Abstract 19960: Human Cardiac Fibroblasts Increase SR-Dependency of Induced Pluripotent Stem Cell-Derived Cardiomyocyte Calcium Handling by Increasing SR Calcium Uptake and SERCA2a Expression via Direct Physical Contact
Introduction: Cardiac fibroblasts can influence cardiomyocyte structure and function through direct physical interaction and/or by the secretion of soluble factors. Here we assess the relative importance of these different modalities of interaction in terms of their effects on cardiomyocyte electrophysiology.
Methods: Ventricular fibroblasts from the explanted hearts of dilated cardiomyopathy (DCM) patients (n=4) were seeded directly onto a confluent monolayer of human induced pluripotent stem cell-derived cardiomyocytes (iPS-CMs) at a ratio of 2:1 and cultured for 24 hours. iPS-CMs alone were used as control. Ca2+ transients and action potentials were recorded optically using fluo-4 AM and di-8-ANEPPS. Data are presented as percentage change from control where appropriate.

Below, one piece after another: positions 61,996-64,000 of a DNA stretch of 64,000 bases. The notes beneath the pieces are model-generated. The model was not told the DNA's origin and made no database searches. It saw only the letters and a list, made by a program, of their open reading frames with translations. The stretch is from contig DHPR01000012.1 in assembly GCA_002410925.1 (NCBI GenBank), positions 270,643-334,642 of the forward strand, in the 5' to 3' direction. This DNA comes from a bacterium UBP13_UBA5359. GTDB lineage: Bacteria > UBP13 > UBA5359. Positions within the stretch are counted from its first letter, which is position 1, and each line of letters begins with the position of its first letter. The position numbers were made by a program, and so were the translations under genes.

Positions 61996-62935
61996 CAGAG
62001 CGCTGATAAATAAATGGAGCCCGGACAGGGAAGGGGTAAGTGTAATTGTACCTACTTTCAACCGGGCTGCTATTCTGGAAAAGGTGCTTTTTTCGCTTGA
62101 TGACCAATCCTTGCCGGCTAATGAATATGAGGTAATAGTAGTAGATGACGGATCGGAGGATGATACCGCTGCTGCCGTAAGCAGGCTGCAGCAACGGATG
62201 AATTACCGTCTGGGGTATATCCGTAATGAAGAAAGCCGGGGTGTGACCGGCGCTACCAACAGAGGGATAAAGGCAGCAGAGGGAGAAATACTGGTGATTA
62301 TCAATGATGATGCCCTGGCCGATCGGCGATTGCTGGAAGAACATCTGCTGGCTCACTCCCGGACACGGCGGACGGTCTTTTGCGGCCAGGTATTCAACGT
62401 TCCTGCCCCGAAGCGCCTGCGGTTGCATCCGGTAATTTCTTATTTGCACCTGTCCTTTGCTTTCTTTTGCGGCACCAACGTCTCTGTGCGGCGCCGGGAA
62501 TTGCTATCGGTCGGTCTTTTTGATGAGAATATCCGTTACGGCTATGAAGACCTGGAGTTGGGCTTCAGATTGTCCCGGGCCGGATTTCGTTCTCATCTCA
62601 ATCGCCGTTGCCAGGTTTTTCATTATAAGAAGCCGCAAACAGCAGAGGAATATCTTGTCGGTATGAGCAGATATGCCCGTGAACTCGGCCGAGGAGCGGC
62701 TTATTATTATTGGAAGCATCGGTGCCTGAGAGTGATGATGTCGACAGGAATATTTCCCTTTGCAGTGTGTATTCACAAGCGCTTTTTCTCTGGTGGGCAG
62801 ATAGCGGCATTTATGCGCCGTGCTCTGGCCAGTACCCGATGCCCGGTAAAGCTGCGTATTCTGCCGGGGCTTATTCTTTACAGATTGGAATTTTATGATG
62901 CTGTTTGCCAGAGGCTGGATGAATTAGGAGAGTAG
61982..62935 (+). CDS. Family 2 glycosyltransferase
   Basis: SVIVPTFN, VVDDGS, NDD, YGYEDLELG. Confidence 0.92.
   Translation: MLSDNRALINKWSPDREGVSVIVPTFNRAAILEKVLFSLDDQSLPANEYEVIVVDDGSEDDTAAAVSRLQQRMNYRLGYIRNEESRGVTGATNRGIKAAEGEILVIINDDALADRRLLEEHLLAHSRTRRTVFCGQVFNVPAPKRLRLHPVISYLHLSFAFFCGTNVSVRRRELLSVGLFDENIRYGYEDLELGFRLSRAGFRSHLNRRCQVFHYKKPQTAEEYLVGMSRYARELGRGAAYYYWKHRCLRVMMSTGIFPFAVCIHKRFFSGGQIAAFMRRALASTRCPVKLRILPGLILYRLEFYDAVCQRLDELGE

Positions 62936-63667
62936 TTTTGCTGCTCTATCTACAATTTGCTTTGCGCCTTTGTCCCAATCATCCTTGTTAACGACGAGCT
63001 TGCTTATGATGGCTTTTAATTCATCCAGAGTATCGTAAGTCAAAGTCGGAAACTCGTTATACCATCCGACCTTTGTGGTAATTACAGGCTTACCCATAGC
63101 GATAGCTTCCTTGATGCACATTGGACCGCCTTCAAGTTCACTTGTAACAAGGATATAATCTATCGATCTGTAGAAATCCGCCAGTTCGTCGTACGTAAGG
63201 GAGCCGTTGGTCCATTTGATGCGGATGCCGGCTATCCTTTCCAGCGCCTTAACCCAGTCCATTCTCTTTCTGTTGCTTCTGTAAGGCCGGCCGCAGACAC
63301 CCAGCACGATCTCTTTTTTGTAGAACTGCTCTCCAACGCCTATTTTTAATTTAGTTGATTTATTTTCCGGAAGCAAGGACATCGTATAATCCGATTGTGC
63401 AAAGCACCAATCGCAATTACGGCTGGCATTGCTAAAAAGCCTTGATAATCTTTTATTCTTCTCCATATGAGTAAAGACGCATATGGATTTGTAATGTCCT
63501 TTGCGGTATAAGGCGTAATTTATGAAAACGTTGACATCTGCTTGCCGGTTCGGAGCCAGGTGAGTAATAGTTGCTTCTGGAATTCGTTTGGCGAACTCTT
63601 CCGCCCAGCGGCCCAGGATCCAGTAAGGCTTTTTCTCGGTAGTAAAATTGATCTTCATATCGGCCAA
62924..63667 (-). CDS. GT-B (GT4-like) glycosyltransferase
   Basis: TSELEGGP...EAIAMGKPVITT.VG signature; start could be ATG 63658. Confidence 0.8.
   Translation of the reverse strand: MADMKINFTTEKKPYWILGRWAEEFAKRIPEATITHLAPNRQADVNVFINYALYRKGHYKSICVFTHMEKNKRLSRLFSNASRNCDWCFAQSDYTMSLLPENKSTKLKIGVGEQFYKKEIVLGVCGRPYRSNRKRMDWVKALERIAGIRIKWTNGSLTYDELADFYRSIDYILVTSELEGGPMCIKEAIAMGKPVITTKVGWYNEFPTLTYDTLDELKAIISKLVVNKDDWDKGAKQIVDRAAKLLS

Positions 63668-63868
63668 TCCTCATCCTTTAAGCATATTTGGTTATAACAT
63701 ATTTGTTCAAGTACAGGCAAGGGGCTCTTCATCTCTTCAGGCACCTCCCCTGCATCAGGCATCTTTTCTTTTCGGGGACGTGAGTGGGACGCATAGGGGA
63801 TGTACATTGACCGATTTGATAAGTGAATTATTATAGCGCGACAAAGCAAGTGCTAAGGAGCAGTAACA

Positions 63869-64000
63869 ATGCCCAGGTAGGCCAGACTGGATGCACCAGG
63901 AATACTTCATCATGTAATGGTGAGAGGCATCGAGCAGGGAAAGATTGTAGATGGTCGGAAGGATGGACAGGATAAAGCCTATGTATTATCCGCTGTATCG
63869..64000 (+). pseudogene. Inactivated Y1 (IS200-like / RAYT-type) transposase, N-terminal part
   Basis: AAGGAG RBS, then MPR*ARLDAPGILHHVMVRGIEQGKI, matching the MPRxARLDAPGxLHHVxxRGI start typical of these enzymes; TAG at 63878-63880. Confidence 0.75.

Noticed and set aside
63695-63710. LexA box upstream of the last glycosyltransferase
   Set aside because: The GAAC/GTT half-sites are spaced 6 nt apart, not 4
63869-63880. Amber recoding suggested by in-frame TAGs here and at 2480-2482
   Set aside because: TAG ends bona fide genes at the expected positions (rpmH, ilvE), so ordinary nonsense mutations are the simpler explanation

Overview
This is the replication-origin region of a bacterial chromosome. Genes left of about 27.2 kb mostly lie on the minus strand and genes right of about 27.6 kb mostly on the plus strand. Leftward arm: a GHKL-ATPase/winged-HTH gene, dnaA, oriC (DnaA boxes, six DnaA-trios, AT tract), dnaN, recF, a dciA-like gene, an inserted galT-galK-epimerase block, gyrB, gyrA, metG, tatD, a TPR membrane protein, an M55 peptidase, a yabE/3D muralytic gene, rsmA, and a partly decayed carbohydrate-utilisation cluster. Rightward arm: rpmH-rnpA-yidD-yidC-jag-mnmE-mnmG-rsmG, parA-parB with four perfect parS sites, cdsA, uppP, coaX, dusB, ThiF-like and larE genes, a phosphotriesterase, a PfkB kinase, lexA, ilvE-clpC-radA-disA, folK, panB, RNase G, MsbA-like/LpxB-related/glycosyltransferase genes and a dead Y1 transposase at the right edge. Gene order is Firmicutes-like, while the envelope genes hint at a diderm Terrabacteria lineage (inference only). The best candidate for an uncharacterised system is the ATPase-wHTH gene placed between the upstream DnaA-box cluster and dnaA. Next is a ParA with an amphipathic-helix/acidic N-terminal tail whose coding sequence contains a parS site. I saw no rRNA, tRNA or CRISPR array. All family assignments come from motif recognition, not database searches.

Results: iPS-CM Ca2+ transient duration was significantly reduced by contact with fibroblasts (-8.4±2.2% n=12 p<0.01). Sarcoplasmic reticulum (SR) Ca2+ uptake assessed by caffeine application was highly upregulated (2.07±0.12s-1 vs 0.63±0.07s-1 in control n=26, 23 p<0.001), associated with a significant increase in SR Ca2+ content (F/F0: 3.74±0.11 vs 2.97±0.11 in control n=37, 32 p<0.001) and SERCA2a protein expression (1.02±0.08 vs 0.55±0.01 n=3 p<0.01). iPS-CMs in contact with fibroblasts displayed a greater dependence on SR uptake for Ca2+ extrusion than other mechanisms (SR/NCX/Slow: 60.7/31.9/7.4% vs 23.3/70.9/5.8% in control).
Action potential duration (90%) was significantly prolonged in contact with fibroblasts (+18.8±2.5% n=22 p<0.001 vs control). Screening of culture supernatants from the co-culture has identified the presence of a number of cytokines known to affect cardiomyocyte function including IL-6 (680pg/ml), MIF (1.16ng/ml), MCP-1 (1.25ng/ml) and TGF-β. (110pg/ml).
Conclusions: DCM fibroblasts influence iPS-CM electrophysiology through different modalities; however physical contact with fibroblasts has effects not seen with soluble mediators alone. This contact-dependent shift towards greater SR-dependency represents a novel effect of fibroblasts on cardiomyocyte Ca2+ handling. Determining whether these effects are mediated through mechanical, electrical or paracrine signalling will be the focus of future work.
Author Disclosures: C. Kane: None. P. Dias: None. J. Gorelik: None. C.M. Terracciano: None.
- © 2015 by American Heart Association, Inc.